What is a ‘continuous payment authority’ (CPA) on a payday loan and how can I cancel it?
August 25, 2017
Continuous payment authorities, or CPAs, are often used by payday loan providers as a way to take repayments via a debit card, or sometimes a credit card. A CPA effectively grants permission to take recurring payments, but it can be hard to revoke if you later experience financial difficulty and need to cancel the authority.
Agreeing to a continuous payment authority can cause your overall debt situation to worsen. The payday loan company can take money from your bank account whenever they believe a payment is due, and the ability to prioritise debts such as your mortgage, rent or council tax, is taken away
Prior to 2009, only a lender could cancel a CPA, but under the Payment Services Regulations you can now cancel recurring payments yourself.
What exactly is a continuous payment authority?
A continuous payment authority on a payday loan is an agreement that allows the lender to take money from your debit or credit card, whenever they believe a payment is due. CPAs are sometimes compared with direct debits, but they don’t have the same built-in consumer protection and easy ability for the borrower to cancel them.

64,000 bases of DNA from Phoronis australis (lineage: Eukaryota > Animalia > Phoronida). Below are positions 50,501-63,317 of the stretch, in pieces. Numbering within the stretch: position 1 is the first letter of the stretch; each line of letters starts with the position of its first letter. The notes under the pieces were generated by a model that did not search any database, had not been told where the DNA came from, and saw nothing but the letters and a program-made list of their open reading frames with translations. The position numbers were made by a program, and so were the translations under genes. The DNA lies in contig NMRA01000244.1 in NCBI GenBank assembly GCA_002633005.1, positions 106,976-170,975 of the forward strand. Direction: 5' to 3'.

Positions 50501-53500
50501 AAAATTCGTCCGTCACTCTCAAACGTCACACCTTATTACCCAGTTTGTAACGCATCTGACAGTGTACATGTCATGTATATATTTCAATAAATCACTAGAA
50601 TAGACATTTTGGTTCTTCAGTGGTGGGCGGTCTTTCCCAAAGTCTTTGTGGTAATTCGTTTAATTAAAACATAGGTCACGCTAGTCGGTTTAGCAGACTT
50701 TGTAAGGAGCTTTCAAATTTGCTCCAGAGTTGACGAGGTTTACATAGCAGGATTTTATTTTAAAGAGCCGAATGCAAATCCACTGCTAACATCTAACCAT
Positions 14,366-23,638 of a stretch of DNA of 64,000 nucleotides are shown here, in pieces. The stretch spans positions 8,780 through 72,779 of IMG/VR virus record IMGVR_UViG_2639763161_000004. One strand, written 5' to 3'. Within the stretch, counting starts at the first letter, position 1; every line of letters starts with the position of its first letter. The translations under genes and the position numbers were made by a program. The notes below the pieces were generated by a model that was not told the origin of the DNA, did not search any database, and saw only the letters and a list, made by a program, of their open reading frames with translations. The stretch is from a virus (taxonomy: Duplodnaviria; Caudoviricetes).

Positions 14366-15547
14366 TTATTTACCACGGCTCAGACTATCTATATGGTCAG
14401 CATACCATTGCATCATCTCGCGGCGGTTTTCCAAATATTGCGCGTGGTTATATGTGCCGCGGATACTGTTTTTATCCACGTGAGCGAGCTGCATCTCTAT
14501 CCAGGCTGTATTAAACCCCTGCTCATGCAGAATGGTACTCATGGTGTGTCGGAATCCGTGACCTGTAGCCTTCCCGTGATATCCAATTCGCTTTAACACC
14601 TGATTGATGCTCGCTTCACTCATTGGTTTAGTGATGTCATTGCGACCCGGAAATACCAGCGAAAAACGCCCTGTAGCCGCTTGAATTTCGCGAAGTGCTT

This is why you need to be wary when taking out a payday loan, as the lender also has no obligation to inform you in advance of the payment amount or when it will be taken.
The term of a payday loan can be as short as one week, or up to several months, and by using a CPA lenders don’t need to obtain permission to take individual payments from your bank account or credit card.
How does a CPA work?
When a payday loan provider sets up a continuous payment authority, they ask for the long number from your debit card. This is in contrast to a direct debit authority which requires your sort code and account number.
As far as credit cards are concerned, any recurring payment that’s been set up on your card will be a CPA, because you can’t set up direct debits or standing orders on a credit card account.
The terms and conditions of a continuous payment authority used to allow a payday lender to make unlimited attempts to take money from a bank account. If the first claim for the full amount was refused by the bank, they would use the agreement to claim smaller amounts.
Under new rules, lenders can now only make two attempts to obtain money from your account unless you’ve agreed to rollover the balance, and these can only be for the full amount due.
How to cancel a CPA
To stop a payday loan payment you should phone, email or write to your bank and ask them to cancel it. Make sure you note down the date, time, and the person you’re speaking to in case there’s a later dispute.
The cancellation deadline is close of business on the working day before the payment is to be taken. There are templates online that you can download to cancel a continuous payment authority. It’s also worthwhile emailing the lender to let them know that you won’t be making the latest payment.